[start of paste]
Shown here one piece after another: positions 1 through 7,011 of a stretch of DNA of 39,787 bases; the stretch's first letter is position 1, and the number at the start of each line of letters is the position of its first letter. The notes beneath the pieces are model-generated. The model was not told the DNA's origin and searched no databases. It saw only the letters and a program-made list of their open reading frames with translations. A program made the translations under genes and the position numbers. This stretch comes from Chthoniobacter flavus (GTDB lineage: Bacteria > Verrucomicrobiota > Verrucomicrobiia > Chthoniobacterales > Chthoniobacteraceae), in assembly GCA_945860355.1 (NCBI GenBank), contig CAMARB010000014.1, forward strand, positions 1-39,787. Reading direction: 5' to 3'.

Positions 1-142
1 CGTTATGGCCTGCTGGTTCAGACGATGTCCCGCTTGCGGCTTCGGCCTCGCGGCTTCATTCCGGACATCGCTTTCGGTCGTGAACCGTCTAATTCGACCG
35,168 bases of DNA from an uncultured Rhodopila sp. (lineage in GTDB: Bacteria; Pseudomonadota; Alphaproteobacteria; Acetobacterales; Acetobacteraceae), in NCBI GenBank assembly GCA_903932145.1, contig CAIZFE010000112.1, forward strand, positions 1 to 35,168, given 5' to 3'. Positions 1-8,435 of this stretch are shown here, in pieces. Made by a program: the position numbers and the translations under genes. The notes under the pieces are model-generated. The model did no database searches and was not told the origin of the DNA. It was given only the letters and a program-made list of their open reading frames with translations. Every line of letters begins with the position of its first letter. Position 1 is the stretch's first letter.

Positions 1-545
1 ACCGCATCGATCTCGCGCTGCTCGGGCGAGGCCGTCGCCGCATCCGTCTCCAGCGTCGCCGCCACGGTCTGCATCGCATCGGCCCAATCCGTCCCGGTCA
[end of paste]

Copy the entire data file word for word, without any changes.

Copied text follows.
Shown here one piece after another: positions 1 through 7,011 of a stretch of DNA of 39,787 bases; the stretch's first letter is position 1, and the number at the start of each line of letters is the position of its first letter. The notes beneath the pieces are model-generated. The model was not told the DNA's origin and searched no databases. It saw only the letters and a program-made list of their open reading frames with translations. A program made the translations under genes and the position numbers. This stretch comes from Chthoniobacter flavus (GTDB lineage: Bacteria > Verrucomicrobiota > Verrucomicrobiia > Chthoniobacterales > Chthoniobacteraceae), in assembly GCA_945860355.1 (NCBI GenBank), contig CAMARB010000014.1, forward strand, positions 1-39,787. Reading direction: 5' to 3'.

Positions 1-142
1 CGTTATGGCCTGCTGGTTCAGACGATGTCCCGCTTGCGGCTTCGGCCTCGCGGCTTCATTCCGGACATCGCTTTCGGTCGTGAACCGTCTAATTCGACCG
35,168 bases of DNA from an uncultured Rhodopila sp. (lineage in GTDB: Bacteria; Pseudomonadota; Alphaproteobacteria; Acetobacterales; Acetobacteraceae), in NCBI GenBank assembly GCA_903932145.1, contig CAIZFE010000112.1, forward strand, positions 1 to 35,168, given 5' to 3'. Positions 1-8,435 of this stretch are shown here, in pieces. Made by a program: the position numbers and the translations under genes. The notes under the pieces are model-generated. The model did no database searches and was not told the origin of the DNA. It was given only the letters and a program-made list of their open reading frames with translations. Every line of letters begins with the position of its first letter. Position 1 is the stretch's first letter.

Positions 1-545
1 ACCGCATCGATCTCGCGCTGCTCGGGCGAGGCCGTCGCCGCATCCGTCTCCAGCGTCGCCGCCACGGTCTGCATCGCATCGGCCCAATCCGTCCCGGTCA